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Overview

In 2013, 11 percent of New Zealand’s population, or 355,000 people, lived alone.

Age, marital status, income, household tenure, and ethnicity are the key characteristics that contribute to the likelihood of living alone. Nearly half of people living alone were aged 65 or older. Most of them were separated, divorced, or widowed. People living alone were more likely to own their homes; they were also likely to be women.

In terms of social well-being, living alone has its advantages and disadvantages. On the one hand, people who lived alone reported lower life satisfaction and felt lonelier than those who lived with others. On the other, they were less likely to have been victims of crime. Despite our usual perceptions, living alone does not necessarily mean a person is socially isolated. Our findings show that people who lived alone had higher rates of face-to-face contact with family and friends than those who lived with others.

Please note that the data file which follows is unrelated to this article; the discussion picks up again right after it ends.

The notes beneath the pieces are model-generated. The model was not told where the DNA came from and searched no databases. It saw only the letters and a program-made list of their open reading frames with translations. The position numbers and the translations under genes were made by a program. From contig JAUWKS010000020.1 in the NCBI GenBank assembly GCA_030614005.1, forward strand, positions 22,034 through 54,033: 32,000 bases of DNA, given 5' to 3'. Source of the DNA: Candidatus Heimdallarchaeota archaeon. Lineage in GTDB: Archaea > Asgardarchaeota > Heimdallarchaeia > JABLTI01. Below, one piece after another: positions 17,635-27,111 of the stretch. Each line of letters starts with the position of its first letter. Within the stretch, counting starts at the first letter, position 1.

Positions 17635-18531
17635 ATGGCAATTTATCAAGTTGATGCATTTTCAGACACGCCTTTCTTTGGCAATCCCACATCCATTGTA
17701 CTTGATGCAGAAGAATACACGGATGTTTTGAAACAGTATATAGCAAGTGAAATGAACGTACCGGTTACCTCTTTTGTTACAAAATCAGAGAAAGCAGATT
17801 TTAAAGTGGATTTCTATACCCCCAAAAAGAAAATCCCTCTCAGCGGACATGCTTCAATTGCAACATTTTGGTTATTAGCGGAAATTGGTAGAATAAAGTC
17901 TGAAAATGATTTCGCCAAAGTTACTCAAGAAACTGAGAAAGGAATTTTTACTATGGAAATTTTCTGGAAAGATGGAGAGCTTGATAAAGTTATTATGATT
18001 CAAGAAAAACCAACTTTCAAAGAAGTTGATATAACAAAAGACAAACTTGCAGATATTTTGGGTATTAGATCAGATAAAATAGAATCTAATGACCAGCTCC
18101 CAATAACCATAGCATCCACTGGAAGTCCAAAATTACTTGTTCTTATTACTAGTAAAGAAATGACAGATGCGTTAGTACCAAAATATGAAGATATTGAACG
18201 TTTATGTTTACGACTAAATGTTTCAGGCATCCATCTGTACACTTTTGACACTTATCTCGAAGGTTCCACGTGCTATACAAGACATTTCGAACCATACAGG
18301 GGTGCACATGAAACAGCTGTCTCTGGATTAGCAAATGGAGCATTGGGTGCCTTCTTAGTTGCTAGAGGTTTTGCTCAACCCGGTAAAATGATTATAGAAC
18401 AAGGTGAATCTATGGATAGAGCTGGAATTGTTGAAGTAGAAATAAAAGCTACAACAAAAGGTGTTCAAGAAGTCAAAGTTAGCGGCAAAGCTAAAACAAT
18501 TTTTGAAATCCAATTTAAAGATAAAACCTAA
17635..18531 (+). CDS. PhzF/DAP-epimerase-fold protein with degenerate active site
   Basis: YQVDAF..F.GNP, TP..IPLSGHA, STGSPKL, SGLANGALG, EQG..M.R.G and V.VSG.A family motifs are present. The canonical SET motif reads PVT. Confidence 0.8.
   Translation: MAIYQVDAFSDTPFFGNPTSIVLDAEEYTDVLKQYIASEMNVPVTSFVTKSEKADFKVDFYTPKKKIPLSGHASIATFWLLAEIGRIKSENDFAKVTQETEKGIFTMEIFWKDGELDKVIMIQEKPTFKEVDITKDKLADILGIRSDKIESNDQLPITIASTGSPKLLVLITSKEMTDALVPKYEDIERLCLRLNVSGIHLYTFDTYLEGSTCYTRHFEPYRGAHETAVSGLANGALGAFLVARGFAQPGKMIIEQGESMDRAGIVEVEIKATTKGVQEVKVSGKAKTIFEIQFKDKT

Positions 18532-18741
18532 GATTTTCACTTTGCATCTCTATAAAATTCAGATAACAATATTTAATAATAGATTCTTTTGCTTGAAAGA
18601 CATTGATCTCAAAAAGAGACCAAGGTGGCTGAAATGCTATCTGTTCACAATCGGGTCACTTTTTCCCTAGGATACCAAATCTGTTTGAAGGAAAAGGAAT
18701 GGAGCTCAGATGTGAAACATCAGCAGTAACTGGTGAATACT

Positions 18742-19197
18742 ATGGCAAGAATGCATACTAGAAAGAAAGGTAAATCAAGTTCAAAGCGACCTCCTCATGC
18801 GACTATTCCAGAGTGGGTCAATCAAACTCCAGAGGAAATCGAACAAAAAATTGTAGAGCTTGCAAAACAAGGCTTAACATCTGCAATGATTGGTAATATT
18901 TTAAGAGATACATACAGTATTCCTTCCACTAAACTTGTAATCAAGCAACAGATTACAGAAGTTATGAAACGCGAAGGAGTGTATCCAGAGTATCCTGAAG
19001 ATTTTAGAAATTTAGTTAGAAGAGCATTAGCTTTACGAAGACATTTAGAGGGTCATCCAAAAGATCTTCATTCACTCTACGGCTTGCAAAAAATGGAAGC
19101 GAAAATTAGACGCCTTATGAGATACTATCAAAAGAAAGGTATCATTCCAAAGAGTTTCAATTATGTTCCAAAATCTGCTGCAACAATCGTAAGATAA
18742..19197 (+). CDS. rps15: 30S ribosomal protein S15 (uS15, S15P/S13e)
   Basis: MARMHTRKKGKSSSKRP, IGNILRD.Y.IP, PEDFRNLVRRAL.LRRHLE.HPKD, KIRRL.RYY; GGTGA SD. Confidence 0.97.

Living alone has implications for the individual and society in general. While many people live alone because they have to (due to personal circumstances such as divorce or the death of a partner), for others it is a lifestyle choice. This report shows that within the single category of ‘living alone’ there is great diversity in people’s socio-economic and demographic characteristics and their social outcomes.

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